Ever since the Soviet Union launched the first-ever space satellite, named Sputnik 1, into the atmosphere way back in 1957, the area of space surrounding our earth has become increasingly populated.
There are already over 3,000 dead satellites and missile parts floating through space, as well as up to 900,000 fragments of space debris varying in size from 1 to 10 cm – all substantial enough to pose contact risks and delay active operations.
The number of in-space collisions is anticipated to climb as space traffic increases. Additionally, more and more satellites are being sent up into space and adding to the population of "dead satellites", therefore the number is expected to increase significantly over time.
Satellites, just like any other piece of modern machinery, will not last indefinitely.
Regardless of whether their mission is to monitor climate, analyze carbon dioxide in the atmosphere, or look out from Earth to examine the cosmos, all satellites, like older electrical appliances and household gadgets, eventually age, break down and expire.
So, what exactly happens when a dependable satellite dies? There are two options nowadays, depending on how far up the satellite is. Researchers will utilize its final amount of fuel to slow it down for the nearby satellites. It will drop out of orbit and break away in the atmosphere when this occurs.
As the satellite descends closer to The earth, the warmth from air resistance cooks it up, thereby burning the spacecraft into pure nothingness.
Nevertheless, for bigger satellites in low orbit, the technique is more complicated. It is difficult for these things to scatter entirely, raising the possibility of the satellite impacting the Earth's surface and inflicting devastation to the local people.
To prevent this, the satellites are taken down near Point Nemo, an area of marine inaccessibility in the Pacific. This aquatic cemetery is said to host 250 – 300 spacecrafts and is essentially the farthest point one can discover from any modern civilization.
What Is The Lifespan Of A Satellite?
There is no straight or easy answer to this question, essentially because the lifespan of a satellite will depend on various different factors.
Satellites have the potential to last hundreds of years, and some probably will. However, some other satellites will only remain operational for a few months. So, what factors come into play when discussing a satellite’s lifespan?
Usually, fuel is the only thing that can shorten a person's life. All satellites must undertake orbit and attitude maneuvers with comparatively tiny rocket engines and must keep an end-of-life oil stockpile for de-orbiting.
GEO fixed satellites must be dropped at least 500 miles above the surface GEO ring, and LEO satellites must adjust their orbit at the time of death so that the satellite is stripped away from orbit within 10 years, which implies decelerating the satellite, which in turn de-orbits.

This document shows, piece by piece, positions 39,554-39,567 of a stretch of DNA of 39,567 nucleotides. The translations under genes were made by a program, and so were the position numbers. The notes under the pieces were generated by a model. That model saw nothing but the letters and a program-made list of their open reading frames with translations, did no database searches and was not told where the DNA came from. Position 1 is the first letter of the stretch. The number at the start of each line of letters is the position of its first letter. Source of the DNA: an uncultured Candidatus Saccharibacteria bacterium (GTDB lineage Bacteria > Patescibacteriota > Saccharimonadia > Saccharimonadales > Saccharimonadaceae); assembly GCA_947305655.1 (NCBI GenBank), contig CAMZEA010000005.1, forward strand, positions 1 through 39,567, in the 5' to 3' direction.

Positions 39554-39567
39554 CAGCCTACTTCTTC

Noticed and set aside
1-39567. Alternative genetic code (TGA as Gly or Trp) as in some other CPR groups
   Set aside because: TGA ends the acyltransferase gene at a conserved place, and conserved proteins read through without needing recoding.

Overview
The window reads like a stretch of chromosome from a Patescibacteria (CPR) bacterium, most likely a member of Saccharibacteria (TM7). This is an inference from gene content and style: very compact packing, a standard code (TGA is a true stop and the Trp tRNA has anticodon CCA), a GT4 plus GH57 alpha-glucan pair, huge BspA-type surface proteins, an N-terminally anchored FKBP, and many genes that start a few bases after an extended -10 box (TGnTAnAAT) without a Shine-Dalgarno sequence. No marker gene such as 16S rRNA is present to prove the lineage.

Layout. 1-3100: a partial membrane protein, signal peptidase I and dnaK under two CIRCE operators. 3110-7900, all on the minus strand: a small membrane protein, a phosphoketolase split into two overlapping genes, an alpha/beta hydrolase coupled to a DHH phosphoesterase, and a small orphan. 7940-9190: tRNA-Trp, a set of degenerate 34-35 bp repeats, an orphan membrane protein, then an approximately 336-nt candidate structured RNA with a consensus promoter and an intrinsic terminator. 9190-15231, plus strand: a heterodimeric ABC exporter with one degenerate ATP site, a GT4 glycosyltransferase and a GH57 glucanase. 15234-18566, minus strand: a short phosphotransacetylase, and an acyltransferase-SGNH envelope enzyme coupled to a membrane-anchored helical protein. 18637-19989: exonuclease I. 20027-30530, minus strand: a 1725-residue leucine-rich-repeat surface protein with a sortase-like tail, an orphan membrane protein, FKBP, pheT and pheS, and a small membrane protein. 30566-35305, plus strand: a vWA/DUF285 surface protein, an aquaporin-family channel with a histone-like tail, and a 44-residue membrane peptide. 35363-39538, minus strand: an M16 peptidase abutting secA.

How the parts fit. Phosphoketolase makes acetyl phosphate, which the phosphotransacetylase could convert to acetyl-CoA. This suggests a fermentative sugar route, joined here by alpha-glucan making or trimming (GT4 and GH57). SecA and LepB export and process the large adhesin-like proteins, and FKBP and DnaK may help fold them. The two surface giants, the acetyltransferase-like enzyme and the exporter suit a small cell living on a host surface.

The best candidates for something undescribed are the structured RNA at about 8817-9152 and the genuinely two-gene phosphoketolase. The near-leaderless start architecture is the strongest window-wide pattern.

The quantity of solutions available to orbiting thermal telescopes and similar satellites is also limited.
The lifespan of a satellite can also depend on its design and how well it has been made. Those satellites that are fitted with solar panels can generate electricity from the sun, while others rely on tanks or even quasi-nuclear units.
Certain satellites are meant to last 10 years, while others are only designed to last a few months. Since technological innovation rendered several of the original satellite systems obsolete, substitute 'birds' were deployed.
Many satellites 'failed' owing to a malfunction in one of their components and had to be decommissioned before their planned lifespan was over. Others failed to acquire a great enough orbit and re-entered the atmosphere, where they were destroyed.
How Far Up Are Satellites?
Once again, there is no straight answer to this question. The answer will all depend on what kind of satellite you’re looking at. Each satellite will sit at a different altitude depending on its specific purpose.
For example, Satellites that transmit television signals are placed in geostationary Earth orbits approximately 22,240 miles (35,800 kilometers) above ocean level (GEO).
Geostationary satellites, which are located above the equator, perform 1 rotation in precisely 24 hours, giving the impression that they are hovering over the same longitude. Since the satellite never dips underneath the horizon, you will always be able to enjoy your TV signal.
A satellite that is positioned in mid-Earth orbit (MEO) performs one rotation every 12 hours. MEO satellites orbit at heights of approximately 12,700 miles (20,400 km). This area is populated with Global Positioning System (GPS) satellites.
Low-Earth orbit (LEO) satellites have heights of less than 3,650 miles (5,900 km) over sea level. Such satellites move swiftly, completing an orbit in under 4 hours.
The Hubble Space Telescope (altitude 380 miles [610 km]), as well as the International Space Station (altitude 245 miles [400 km]), are 2 popular objects in LEO.
Satellites that observe the Earth employ a particular orbit known as a Sun-synchronous LEO. Because of the features of such orbits, a satellite can watch Earth with the Sun in the exact same spot day in day out. Satellites, such as NASA's Landsat collection, observe environmental conditions such as natural vegetation.
Every picture has the same brightness for such measurements to be accurate. Such orbits are also ideal for observation satellites, as they allow for the selection of the best illumination conditions for a certain target. Earth-orbiting satellites can be seen if they are above your skyline when the Sun is under it.
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